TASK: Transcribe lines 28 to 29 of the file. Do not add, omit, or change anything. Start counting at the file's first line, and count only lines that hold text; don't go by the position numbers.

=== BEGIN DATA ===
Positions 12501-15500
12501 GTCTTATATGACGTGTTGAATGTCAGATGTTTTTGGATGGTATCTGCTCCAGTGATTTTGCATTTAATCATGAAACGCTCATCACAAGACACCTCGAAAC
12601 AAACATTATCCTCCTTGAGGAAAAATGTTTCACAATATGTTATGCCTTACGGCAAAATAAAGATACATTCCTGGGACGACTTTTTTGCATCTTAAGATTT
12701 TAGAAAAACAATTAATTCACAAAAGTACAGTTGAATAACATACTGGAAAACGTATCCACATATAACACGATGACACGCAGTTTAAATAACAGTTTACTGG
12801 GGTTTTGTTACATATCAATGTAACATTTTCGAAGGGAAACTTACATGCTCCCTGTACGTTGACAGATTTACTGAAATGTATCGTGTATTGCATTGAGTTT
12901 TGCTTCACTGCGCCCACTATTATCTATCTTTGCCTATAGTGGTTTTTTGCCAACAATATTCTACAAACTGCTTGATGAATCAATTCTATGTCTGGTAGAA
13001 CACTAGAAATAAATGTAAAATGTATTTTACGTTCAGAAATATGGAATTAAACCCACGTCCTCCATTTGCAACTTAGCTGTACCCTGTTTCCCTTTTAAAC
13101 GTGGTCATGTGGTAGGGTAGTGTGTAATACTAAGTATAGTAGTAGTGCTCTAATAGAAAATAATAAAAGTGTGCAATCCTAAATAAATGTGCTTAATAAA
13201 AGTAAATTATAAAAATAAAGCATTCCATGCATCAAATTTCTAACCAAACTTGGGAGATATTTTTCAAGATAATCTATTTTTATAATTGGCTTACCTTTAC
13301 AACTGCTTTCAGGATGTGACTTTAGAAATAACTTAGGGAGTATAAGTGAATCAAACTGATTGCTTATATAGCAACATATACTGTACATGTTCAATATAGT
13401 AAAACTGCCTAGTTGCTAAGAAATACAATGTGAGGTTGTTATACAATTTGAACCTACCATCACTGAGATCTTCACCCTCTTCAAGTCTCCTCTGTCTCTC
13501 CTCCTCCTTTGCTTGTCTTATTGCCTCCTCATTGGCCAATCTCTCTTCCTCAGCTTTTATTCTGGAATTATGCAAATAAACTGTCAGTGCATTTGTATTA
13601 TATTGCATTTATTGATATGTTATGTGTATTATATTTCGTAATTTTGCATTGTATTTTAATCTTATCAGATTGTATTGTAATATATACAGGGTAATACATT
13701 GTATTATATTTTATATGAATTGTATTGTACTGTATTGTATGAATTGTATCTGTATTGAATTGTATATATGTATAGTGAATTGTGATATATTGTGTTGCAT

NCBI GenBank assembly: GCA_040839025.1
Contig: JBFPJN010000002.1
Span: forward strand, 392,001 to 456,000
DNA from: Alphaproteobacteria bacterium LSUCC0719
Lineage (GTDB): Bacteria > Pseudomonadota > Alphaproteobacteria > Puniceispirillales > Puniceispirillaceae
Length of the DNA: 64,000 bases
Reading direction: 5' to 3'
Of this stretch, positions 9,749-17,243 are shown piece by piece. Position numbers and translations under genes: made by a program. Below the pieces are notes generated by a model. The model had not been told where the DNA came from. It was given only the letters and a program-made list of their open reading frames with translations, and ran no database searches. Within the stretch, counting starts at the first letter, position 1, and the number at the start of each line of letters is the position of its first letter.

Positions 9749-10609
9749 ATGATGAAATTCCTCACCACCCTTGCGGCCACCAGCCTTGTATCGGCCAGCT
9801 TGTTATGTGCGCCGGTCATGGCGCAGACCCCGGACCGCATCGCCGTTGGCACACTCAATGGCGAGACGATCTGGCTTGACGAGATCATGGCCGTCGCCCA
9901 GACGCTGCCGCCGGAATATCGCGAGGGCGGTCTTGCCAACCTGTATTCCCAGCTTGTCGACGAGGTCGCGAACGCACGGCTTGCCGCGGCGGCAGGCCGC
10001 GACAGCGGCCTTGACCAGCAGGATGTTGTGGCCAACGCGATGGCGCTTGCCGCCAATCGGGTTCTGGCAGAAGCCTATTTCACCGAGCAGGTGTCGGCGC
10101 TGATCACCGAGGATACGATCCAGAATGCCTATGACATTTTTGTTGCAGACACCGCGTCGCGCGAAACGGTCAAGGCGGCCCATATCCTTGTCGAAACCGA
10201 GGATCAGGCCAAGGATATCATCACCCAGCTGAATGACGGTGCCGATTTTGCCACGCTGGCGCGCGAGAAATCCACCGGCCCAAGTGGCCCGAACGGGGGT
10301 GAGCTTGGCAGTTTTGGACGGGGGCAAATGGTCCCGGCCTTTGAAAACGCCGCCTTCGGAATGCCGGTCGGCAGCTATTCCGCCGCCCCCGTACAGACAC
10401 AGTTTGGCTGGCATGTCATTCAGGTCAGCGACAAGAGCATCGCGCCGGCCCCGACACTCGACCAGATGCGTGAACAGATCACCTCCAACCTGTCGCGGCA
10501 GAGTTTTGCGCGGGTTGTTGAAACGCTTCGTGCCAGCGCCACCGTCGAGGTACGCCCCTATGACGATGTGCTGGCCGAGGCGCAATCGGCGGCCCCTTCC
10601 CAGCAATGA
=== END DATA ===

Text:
10101 TGATCACCGAGGATACGATCCAGAATGCCTATGACATTTTTGTTGCAGACACCGCGTCGCGCGAAACGGTCAAGGCGGCCCATATCCTTGTCGAAACCGA
10201 GGATCAGGCCAAGGATATCATCACCCAGCTGAATGACGGTGCCGATTTTGCCACGCTGGCGCGCGAGAAATCCACCGGCCCAAGTGGCCCGAACGGGGGT